The air we breathe

By Janette Corcoran

The catastrophic fires this summer brought days of high air pollution to Melbourne and a heightened awareness of the effects of climate change. How are CBD residents to respond?

At the time, a friend suggested I use an app called Air Visual. It now sits right next to the weather app on my phone. I had the impression that air pollution was a problem for cities such as Beijing and Mumbai but here, in Melbourne, the air was good. And anyway, what harm is there in a little mist and smoke here and there? How wrong I was. Much to my surprise Melbourne is no better than many other cities around the world and polluted air is really bad for your health.  

That is why you often see people walking around our streets wearing masks. It is not that they have a virus and that they are being socially responsible. No, it is to defend themselves from our bad air! However, we do not have bad air-days all the time. So how are we to know?

What is bad air anyway? As you are probably aware, humans breathe in oxygen and breathe out carbon dioxide. The air we breathe mainly comprises nitrogen (78 per cent), oxygen (21 per cent), carbon dioxide (0.04 per cent), argon (0.93 per cent), water vapour and fine, solid particles.  

It is the “extras” in our air that are a problem for human health. They may be fine dust (less than 2.5 or up to 10 micrograms/cubic metre), pollen, smog (fog and smoke together), tobacco and industrial smoke. Among these extras are some other nasties that further injure our health, such as carbon monoxide (a result of incomplete combustion), nitrous oxide, sulphur dioxide and ozone. 

Carbon dioxide is a sleeper. We all know it as one of the greenhouse gases along with methane, nitrous oxide, hydrofluoric carbons, perfluoro carbons and sulphur hexafluoride.  These gases are added to the air we breathe due to human activity, like burning coal and running motor cars. (That is a big topic for another day!).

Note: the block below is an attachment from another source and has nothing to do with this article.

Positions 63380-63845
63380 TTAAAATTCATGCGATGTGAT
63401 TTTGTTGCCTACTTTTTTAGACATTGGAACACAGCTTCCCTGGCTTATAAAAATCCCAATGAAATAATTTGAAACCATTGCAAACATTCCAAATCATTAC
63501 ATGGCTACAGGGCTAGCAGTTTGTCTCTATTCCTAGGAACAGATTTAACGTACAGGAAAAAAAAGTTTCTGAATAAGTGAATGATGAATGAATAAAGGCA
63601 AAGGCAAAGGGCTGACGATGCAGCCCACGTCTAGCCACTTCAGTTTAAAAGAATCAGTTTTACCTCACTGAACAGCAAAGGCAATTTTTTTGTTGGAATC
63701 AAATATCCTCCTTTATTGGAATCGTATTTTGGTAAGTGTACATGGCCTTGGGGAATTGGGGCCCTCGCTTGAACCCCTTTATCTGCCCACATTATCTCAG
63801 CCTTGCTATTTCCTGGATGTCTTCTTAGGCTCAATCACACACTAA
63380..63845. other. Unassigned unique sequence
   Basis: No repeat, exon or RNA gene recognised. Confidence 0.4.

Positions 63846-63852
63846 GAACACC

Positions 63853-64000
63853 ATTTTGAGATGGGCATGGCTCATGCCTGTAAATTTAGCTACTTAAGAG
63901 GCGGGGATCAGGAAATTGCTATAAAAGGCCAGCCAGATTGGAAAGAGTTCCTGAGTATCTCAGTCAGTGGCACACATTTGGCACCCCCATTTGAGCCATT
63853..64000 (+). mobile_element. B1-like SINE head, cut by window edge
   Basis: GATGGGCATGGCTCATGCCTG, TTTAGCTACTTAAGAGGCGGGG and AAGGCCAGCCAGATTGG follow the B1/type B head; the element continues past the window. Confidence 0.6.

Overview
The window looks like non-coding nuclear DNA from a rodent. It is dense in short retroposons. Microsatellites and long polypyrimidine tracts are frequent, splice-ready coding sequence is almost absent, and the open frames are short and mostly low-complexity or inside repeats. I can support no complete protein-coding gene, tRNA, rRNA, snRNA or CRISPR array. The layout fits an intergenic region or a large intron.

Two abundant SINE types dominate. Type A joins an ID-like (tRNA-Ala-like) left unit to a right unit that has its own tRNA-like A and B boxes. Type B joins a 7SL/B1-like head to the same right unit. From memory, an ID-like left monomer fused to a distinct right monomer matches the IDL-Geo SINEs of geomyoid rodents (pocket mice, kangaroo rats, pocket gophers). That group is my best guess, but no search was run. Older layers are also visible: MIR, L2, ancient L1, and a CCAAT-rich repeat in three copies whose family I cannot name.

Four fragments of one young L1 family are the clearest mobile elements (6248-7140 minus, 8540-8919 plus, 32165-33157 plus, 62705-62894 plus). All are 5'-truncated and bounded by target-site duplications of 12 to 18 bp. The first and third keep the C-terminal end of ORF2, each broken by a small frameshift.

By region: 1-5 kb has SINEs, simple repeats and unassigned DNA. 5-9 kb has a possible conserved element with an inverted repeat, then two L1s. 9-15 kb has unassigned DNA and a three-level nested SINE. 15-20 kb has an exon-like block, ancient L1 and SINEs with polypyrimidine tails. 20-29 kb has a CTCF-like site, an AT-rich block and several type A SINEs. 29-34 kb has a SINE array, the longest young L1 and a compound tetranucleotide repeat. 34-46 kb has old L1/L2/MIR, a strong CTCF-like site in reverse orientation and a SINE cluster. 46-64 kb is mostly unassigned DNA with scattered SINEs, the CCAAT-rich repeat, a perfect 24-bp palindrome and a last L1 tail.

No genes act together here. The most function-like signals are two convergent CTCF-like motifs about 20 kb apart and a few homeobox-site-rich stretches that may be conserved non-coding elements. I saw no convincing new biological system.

It only takes an increase in carbon dioxide from .04 per cent to 0.1 per cent concentration in the air we breathe to cause the demise of the human being.  This is why the gas is often measured in closed spaces (a conference room, for example), where many people are busy exhaling carbon dioxide without knowing that it is this gas that is starting to make them feel sleepy. It can happen in your own home if there is insufficient ventilation.

Which brings me to the point of this article. Surely, we need to be more aware of the air we breathe and what we should do to protect ourselves. The first step is measurement.  Environmental protection agencies and other interested parties, all use the Air Quality Index (AQI) as a scale of air pollution that indicates how clean the air is. The smart app that I acquired, taps into various sources of AQI measurement, in many different locations locally and right throughout the planet. From these sources the app reports the AQI regularly for the user. It even notifies you in the morning what the air quality is!

The AQI is calculated from data relating to the five main pollutants. For each pollutant, the AQI is the data value expressed as a percentage of the level specified by the National Environment Protection Measure for Ambient Air (NEPM) standard.

There are six AQI categories ranging from “very good” to “hazardous”. Each category is shown in a different colour. A lower value indicates better air quality, and a higher value indicates poorer air quality. 

Very good lies in the range 0-33, very poor would be in the range of 150-200 and hazardous would be anything greater than 200.  Your health is affected when the AQI is more than 100.  Only a few days ago Melbourne’s AQI was 117!

What can a CBD resident do about this? My suggestions are to become more aware of pollution, take precautions when it is bad (like wearing a mask or staying indoors), grow lots of plants inside as they love your carbon dioxide. Consider installing an air filter inside or purchase an air quality monitor.

If you can afford it, buy an electric vehicle, scooter or bike or take the less costly option to use our wonderful, electric powered trams.  Not a total solution of course. But all small steps help.

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